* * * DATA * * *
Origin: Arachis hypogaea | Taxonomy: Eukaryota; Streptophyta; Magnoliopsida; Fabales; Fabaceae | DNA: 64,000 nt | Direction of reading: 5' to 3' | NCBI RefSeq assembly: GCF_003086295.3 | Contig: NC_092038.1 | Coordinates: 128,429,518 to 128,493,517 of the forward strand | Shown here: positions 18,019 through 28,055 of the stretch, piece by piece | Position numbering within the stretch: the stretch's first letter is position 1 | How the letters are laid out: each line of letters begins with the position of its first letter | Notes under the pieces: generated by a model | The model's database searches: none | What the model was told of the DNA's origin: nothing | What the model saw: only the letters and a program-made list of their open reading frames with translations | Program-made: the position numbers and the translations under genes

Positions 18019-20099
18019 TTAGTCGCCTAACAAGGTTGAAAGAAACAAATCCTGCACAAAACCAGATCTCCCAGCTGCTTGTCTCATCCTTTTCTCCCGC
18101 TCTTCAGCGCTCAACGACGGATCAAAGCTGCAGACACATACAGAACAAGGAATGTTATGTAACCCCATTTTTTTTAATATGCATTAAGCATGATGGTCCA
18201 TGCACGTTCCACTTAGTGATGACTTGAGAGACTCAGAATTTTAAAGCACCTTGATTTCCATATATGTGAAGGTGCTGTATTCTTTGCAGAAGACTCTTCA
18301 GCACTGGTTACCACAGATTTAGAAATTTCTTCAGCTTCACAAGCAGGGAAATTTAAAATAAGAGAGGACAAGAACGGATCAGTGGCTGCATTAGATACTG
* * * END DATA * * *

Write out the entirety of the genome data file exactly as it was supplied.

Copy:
Origin: Arachis hypogaea | Taxonomy: Eukaryota; Streptophyta; Magnoliopsida; Fabales; Fabaceae | DNA: 64,000 nt | Direction of reading: 5' to 3' | NCBI RefSeq assembly: GCF_003086295.3 | Contig: NC_092038.1 | Coordinates: 128,429,518 to 128,493,517 of the forward strand | Shown here: positions 18,019 through 28,055 of the stretch, piece by piece | Position numbering within the stretch: the stretch's first letter is position 1 | How the letters are laid out: each line of letters begins with the position of its first letter | Notes under the pieces: generated by a model | The model's database searches: none | What the model was told of the DNA's origin: nothing | What the model saw: only the letters and a program-made list of their open reading frames with translations | Program-made: the position numbers and the translations under genes

Positions 18019-20099
18019 TTAGTCGCCTAACAAGGTTGAAAGAAACAAATCCTGCACAAAACCAGATCTCCCAGCTGCTTGTCTCATCCTTTTCTCCCGC
18101 TCTTCAGCGCTCAACGACGGATCAAAGCTGCAGACACATACAGAACAAGGAATGTTATGTAACCCCATTTTTTTTAATATGCATTAAGCATGATGGTCCA
18201 TGCACGTTCCACTTAGTGATGACTTGAGAGACTCAGAATTTTAAAGCACCTTGATTTCCATATATGTGAAGGTGCTGTATTCTTTGCAGAAGACTCTTCA
18301 GCACTGGTTACCACAGATTTAGAAATTTCTTCAGCTTCACAAGCAGGGAAATTTAAAATAAGAGAGGACAAGAACGGATCAGTGGCTGCATTAGATACTG